CMOs sharing borders with service delivery teams: After-sales service matters
It’s a digital revolution going on out there. Companies are finding themselves against the wall when it comes to understanding what the internet savvy customer wants. It is in times such as these that companies need to leverage on digital technologies and re-think on the after-sales or customer service strategy. This is where the aspect of sharing the borders with the service delivery team comes into play.
Unlike in the past, leaving the entire service aspect to the service delivery is no longer an option. With competition revving up their service levels and customer expectations soaring high, companies are left with no option but to rejig their after-sales service approach.
So, where does the CMO come into play in this scenario?
Interestingly, the CMO is perhaps the only C-Suite role that has the potential to actively collaborate with all the other C-Suite execs. This collaboration is on its way to becoming a reality as the role of the typical CMO gets extended towards after sales service.
Let’s understand why the CMO will have to share borders with the after-sales-service teams, going forward.
Collaboration is the way ahead
There is the traditional CMO, and then there is the CMO collaborator. While the former will continue to function as a marketer, the latter will share borders with the other functional teams to better understand customer expectations and align the brand (or company) to those expectations. Sharing border with the service delivery team will be one of the first things required of a typical CMO in order to better understand customer expectations.
An Accenture-Forrester Research report says that 76% of CMO collaborators surveyed are going as far as investing into technologies such as Artificial Intelligence to better understand customer behaviour patterns and deliver better service based on that.
Experience centric approach
A Forrester survey has stated that the role of the CMO is gradually moving away from ‘’Brand’ to ‘Customer Experience’’. While brand promotion will remain an important element of the CMO role, customer experience will be taking the front seat in more ways than imagined.
One might ask – Why an experience-centric approach? Because the battle is moving away from product (or service) to experience. Companies are coming out with products that are more or less similar in quality and customers are now looking beyond the ‘’quality’’ aspect of a product to the experience of purchasing, using and after-sales-service.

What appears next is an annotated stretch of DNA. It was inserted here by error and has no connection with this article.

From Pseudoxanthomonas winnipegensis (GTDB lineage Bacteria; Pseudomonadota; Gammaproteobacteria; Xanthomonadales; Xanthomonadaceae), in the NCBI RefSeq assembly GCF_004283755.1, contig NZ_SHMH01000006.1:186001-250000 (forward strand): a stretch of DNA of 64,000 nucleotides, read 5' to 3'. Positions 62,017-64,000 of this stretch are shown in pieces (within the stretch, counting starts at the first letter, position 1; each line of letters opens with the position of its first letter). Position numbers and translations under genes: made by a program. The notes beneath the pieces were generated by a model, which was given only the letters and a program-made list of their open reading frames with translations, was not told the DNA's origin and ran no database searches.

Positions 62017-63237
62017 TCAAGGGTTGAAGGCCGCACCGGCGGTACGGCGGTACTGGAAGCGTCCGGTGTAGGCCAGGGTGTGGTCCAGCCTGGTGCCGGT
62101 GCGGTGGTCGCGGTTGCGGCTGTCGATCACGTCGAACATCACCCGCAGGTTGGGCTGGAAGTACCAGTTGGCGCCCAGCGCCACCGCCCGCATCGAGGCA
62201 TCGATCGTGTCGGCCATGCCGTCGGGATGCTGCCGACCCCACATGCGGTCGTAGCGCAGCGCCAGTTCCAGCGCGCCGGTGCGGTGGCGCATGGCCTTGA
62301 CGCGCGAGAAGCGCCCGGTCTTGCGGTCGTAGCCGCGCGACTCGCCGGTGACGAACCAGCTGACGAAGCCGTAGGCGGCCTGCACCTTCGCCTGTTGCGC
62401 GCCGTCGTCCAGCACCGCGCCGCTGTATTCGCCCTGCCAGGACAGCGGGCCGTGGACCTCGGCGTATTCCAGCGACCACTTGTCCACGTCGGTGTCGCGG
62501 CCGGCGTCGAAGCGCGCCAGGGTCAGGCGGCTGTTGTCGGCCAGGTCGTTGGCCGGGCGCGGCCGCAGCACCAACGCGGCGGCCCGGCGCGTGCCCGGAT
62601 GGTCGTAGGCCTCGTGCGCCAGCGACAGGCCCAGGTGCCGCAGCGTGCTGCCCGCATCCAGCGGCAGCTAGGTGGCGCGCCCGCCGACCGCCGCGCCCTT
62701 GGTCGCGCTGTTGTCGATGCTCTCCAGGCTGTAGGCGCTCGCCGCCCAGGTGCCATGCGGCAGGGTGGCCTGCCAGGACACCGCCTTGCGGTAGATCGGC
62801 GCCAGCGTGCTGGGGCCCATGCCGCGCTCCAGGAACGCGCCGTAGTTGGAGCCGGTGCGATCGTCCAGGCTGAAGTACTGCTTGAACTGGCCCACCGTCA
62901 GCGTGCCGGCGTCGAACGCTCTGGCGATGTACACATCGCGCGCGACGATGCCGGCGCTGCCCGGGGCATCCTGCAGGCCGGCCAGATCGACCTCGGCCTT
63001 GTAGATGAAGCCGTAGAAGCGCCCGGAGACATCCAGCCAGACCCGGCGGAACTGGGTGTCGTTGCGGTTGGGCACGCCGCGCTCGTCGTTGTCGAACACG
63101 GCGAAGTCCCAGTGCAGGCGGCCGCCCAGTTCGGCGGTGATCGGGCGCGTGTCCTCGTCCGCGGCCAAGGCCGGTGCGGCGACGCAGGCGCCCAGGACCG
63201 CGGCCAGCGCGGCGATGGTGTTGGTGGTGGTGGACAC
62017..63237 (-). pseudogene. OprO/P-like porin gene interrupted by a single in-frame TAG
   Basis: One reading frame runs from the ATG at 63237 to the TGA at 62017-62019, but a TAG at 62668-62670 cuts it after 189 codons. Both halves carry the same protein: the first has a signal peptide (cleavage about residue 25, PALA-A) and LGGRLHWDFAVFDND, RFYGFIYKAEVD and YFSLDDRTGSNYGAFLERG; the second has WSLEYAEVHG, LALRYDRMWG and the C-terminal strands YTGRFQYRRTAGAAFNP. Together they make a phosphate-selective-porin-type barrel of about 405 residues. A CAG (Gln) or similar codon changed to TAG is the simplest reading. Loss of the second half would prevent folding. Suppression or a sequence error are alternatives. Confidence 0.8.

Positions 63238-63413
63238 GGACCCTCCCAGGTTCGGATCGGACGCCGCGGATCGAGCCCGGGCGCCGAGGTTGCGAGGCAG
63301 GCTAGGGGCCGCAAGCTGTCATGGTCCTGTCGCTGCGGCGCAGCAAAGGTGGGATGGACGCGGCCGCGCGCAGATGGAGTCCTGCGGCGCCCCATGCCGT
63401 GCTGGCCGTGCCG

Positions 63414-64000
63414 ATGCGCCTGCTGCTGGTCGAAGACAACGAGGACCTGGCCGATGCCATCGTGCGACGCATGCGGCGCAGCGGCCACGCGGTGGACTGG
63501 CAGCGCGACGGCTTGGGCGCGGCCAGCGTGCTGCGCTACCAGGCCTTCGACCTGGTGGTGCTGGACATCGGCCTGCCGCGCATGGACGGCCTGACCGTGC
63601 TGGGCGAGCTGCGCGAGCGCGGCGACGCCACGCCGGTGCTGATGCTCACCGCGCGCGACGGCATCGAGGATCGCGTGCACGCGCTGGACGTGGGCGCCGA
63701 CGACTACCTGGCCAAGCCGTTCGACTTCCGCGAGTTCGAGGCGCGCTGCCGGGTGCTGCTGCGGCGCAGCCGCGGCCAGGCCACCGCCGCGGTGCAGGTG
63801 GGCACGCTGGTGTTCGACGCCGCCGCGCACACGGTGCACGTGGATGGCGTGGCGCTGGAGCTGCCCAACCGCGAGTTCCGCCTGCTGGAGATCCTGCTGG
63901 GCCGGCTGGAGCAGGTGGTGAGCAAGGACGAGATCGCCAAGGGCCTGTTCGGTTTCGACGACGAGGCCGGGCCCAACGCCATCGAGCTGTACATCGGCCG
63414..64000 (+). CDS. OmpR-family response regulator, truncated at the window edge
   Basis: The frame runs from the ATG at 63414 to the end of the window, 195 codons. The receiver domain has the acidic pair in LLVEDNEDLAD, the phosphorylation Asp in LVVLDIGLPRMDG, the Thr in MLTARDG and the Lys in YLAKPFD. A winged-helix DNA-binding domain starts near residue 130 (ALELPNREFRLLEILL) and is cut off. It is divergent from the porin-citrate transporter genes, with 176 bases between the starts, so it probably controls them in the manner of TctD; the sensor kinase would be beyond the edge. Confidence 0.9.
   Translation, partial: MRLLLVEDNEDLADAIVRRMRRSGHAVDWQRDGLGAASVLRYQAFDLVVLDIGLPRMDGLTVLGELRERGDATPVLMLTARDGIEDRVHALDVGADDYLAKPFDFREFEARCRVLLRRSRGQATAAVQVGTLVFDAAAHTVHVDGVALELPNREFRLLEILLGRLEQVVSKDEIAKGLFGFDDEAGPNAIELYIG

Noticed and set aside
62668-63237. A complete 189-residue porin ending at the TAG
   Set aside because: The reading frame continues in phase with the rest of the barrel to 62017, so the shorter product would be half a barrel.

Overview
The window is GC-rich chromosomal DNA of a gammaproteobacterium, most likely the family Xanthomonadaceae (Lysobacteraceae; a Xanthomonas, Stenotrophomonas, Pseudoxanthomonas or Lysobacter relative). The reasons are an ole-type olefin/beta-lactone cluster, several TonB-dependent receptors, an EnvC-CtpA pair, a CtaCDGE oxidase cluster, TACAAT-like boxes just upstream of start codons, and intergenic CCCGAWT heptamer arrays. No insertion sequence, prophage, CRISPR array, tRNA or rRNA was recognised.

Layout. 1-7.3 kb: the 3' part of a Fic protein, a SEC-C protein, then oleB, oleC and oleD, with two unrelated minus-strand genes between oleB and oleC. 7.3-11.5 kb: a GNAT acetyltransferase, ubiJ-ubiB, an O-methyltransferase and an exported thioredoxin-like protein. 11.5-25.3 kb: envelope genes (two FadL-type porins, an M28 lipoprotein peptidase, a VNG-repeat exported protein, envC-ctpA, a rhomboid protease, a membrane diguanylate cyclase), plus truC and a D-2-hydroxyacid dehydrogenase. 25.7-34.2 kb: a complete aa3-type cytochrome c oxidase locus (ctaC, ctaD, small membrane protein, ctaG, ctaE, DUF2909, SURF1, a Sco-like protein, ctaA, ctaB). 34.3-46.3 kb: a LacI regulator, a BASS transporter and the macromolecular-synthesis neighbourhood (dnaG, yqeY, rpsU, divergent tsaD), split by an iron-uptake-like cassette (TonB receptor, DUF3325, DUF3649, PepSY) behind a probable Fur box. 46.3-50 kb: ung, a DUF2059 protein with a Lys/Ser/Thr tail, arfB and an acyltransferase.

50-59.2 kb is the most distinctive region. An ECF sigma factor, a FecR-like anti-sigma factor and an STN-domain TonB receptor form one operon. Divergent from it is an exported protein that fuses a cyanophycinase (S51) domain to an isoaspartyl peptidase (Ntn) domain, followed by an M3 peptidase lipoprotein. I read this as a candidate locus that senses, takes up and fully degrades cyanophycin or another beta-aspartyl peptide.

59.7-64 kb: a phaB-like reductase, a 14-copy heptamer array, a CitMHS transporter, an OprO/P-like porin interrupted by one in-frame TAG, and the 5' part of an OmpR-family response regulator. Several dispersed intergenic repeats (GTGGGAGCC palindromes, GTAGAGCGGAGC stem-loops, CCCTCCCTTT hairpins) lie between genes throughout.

Enhancing customer perception
Good customer service will lead to great customer perception.
Perhaps, the most important reason why CMOs must align and share borders with the after-sales-service teams is because it is at this junction of sales and service that an organization will know if the brand (product or service) has indeed met the customer expectations. Whether the ‘’promise’’ actually translated into ‘’delivery.’’
The CMO would be the right person to really understand how after-sales-service impacts customer perception about the brand. Gathering valuable inputs, CMOs can come up with interesting insights on how the brand can be aligned with customer expectations and improve the overall customer perception of the brand for the better.
After-sales-service matters; it has gained much more attention than before. If a company wishes to know what its customers actually think, then it needs to talk to customers who have gone through the after-sales-service experience. And, CMOs with all their experience and vision of translating brand and communication to delivery and experience cannot be oblivious to the scenario here.
Next read: Why it is difficult to retain customers than to acquire new ones, and how CMOs can be involved.